BEIJING (Reuters) - China said on Thursday there had been no U.N. sanction-breaking oil sales by Chinese ships to North Korea, after a South Korea newspaper said Chinese and North Korean vessels had been illicitly linking up at sea to get oil to North Korea.
The U.N. Security Council last week unanimously imposed new sanctions on North Korea for a recent intercontinental ballistic missile test, seeking to limit its access to refined petroleum products and crude oil.
The U.N. resolution seeks to ban nearly 90 percent of refined petroleum exports to North Korea by capping them at 500,000 barrels a year.
The U.S.-drafted resolution also caps crude oil supplies to North Korea at 4 million barrels a year and commits the Council to further reductions if it were to conduct another nuclear test or launch another ICBM.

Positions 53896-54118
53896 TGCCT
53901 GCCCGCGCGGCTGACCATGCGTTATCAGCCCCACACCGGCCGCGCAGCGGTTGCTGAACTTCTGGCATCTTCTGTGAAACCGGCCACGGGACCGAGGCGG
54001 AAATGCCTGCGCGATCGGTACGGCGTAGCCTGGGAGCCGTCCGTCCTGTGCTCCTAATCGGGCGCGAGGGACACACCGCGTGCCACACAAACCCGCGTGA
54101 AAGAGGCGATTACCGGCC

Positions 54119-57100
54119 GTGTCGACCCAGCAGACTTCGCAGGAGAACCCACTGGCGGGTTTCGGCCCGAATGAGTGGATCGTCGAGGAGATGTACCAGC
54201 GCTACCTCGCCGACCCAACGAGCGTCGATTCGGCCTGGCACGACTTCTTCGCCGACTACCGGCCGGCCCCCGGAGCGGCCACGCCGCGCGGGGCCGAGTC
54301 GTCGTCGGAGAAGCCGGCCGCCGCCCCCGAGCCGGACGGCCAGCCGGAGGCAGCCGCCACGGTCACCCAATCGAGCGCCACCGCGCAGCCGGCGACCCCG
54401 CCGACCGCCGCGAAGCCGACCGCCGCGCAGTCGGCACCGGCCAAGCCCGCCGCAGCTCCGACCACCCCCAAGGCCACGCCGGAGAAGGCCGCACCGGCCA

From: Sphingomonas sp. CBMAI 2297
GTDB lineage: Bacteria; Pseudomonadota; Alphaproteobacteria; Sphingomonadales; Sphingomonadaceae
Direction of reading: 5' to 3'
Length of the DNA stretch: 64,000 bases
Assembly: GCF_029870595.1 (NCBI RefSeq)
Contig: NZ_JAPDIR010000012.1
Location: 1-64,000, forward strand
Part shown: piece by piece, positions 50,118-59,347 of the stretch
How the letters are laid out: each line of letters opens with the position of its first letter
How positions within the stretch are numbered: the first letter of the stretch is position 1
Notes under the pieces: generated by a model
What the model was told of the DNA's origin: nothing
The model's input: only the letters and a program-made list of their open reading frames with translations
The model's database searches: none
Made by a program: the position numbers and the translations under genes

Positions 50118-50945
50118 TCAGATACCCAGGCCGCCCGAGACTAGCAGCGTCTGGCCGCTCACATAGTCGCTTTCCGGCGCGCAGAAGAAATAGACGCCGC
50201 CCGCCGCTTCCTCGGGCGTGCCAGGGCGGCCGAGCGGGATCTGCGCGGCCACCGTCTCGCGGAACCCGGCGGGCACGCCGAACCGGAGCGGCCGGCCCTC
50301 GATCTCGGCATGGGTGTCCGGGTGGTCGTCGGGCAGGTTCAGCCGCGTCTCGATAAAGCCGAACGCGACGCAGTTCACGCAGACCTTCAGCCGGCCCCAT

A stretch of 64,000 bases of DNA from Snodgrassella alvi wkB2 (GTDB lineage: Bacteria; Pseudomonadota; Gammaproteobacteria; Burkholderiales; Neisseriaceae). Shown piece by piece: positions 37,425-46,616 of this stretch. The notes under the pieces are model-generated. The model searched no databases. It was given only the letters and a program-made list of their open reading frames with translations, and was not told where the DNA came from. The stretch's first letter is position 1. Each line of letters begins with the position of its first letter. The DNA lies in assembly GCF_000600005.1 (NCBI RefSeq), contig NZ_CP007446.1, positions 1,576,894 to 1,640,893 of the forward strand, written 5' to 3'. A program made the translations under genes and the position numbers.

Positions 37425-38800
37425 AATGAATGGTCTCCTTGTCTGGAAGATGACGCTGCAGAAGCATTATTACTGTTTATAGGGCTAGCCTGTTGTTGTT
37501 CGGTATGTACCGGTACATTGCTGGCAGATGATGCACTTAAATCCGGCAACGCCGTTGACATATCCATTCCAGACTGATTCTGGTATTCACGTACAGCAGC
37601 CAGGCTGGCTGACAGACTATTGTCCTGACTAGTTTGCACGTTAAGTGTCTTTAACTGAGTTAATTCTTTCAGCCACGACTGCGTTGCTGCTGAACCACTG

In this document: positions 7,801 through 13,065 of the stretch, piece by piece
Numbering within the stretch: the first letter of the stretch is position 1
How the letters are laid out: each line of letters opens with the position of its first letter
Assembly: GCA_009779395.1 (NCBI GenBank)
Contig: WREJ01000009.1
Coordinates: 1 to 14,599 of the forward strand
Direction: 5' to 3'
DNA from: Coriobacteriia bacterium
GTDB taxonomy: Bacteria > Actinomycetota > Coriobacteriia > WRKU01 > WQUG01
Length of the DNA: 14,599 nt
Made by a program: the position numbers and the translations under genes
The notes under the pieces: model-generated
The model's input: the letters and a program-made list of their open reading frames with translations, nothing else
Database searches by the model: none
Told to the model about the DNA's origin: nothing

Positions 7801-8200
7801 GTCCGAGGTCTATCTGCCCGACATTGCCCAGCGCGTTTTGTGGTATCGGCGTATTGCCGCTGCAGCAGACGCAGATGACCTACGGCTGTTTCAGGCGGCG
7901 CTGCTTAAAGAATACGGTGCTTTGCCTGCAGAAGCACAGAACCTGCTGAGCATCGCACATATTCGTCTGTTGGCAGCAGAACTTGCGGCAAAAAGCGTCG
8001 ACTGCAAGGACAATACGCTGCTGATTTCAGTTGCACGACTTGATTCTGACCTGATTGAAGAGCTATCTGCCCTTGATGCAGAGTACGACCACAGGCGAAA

China has consistently said it is fully enforcing all resolutions against North Korea, despite suspicion in Washington, Seoul and Tokyo that loopholes still exist.
Asked at a regular briefing whether Chinese ships were illegally providing oil to North Korean ships, Chinese Defence Ministry spokesman Ren Guoqiang reiterated that China, including the military, strictly enforced U.N. resolutions on North Korea.
“The situation you have mentioned absolutely does not exist,” Ren said, without elaborating.
It’s unclear whether the Chinese military has any role in sanctions enforcement.
Reporting by Ben Blanchard; Editing by Robert Birsel
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